Bolivia's Morales Signs Law That May Oust Elected Opponents
By Sara Shahriari
The law is "historic" and deepens efforts to root out corruption in the Andean nation of 10 million people, Morales said yesterday in remarks broadcast on state radio Patria Nueva. The measure gives central government prosecutors the right to suspend governors who have formal criminal accusations against them, according to the text published on the official state newswire's website. Three of the country's nine incoming governors, all of whom oppose Morales, face charges brought by the government.
"The governors-elect should be content if they don't plan to rob anyone," Morales said.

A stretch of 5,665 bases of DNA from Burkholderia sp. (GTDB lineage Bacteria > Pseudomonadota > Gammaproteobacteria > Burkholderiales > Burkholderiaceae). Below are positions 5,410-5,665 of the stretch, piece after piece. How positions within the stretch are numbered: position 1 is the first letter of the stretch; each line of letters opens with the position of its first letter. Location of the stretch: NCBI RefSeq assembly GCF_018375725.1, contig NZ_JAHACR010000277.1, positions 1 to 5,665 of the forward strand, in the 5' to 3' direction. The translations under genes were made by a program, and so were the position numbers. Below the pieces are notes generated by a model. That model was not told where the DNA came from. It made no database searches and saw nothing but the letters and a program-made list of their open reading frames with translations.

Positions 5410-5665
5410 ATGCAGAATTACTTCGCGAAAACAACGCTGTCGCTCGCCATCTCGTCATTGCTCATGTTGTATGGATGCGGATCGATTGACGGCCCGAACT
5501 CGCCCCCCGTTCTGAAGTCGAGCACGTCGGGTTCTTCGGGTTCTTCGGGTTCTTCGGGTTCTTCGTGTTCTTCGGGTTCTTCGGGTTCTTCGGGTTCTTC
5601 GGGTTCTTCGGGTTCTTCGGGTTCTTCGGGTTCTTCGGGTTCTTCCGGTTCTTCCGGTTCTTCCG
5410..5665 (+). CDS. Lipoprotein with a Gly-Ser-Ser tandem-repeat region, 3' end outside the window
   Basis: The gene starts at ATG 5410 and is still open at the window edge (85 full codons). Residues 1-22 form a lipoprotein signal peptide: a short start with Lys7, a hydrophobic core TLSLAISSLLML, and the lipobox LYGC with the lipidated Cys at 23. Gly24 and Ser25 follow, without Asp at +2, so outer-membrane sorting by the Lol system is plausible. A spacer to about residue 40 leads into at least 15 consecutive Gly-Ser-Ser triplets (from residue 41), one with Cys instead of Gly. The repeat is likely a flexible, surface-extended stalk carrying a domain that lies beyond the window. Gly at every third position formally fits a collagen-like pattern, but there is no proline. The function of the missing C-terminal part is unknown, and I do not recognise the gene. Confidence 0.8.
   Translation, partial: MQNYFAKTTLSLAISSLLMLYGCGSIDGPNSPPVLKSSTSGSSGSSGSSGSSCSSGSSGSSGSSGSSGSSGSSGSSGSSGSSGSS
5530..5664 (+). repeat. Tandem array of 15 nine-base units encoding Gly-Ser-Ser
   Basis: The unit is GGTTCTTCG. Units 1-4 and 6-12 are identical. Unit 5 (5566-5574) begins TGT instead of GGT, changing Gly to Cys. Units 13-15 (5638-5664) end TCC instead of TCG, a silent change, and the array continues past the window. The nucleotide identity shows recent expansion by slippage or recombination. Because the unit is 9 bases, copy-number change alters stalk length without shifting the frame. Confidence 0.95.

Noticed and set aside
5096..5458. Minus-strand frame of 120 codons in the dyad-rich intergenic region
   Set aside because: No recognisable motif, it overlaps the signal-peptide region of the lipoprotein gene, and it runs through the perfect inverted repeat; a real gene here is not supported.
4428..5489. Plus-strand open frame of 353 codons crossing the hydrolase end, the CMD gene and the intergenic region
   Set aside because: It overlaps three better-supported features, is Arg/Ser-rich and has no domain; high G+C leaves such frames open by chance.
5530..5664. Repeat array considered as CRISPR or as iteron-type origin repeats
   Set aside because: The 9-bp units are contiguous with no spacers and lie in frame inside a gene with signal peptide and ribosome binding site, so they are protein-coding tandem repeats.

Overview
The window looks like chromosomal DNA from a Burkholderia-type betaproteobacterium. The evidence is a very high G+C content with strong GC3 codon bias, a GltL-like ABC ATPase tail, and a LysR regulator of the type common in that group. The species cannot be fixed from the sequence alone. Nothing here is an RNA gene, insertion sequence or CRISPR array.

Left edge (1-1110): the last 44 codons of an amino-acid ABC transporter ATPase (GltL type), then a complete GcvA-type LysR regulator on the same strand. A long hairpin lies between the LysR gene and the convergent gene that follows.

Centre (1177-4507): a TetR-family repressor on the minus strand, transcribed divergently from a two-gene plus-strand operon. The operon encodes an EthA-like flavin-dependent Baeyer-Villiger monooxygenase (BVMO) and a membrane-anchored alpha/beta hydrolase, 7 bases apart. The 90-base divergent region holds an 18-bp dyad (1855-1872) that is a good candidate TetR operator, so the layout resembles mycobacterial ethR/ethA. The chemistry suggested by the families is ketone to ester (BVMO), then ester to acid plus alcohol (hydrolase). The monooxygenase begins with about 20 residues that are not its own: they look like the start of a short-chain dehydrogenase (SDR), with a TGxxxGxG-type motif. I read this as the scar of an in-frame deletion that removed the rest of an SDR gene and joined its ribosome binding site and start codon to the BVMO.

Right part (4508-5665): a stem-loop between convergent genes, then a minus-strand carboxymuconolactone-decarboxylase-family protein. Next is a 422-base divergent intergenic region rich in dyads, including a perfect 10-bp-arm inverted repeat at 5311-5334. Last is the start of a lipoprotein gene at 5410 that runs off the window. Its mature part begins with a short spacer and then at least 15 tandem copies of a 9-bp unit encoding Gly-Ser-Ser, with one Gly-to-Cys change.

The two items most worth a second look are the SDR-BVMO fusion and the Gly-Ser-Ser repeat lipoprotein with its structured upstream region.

The Provisional Law for the Functioning of Autonomous Territorial Entities is part of the "frequently acrimonious" battle between the government and regional opposition leaders wrangling over the terms of Bolivia's decentralization, said Miguel Centellas, a political science professor at the University of Mississippi who specializes in Bolivia. Eastern provinces such as Santa Cruz want greater autonomy to enact policies that would attract more investment to the region's energy industry, he said. "It's not a coincidence that the regions that have most of the oil and natural gas are interested in autonomy," Centellas said in a telephone interview from Oxford, Mississippi.
The Morales government announced on the state newswire that governors will be sworn in by the president in a May 30 ceremony in Sucre.
Transparency International said in a November 2009 report that Bolivia's corruption had worsened, pushing its ranking among nations down to 120 from 102.
--With assistance from Jonathan J. Levin in Mexico City. Editors: Harry Maurer,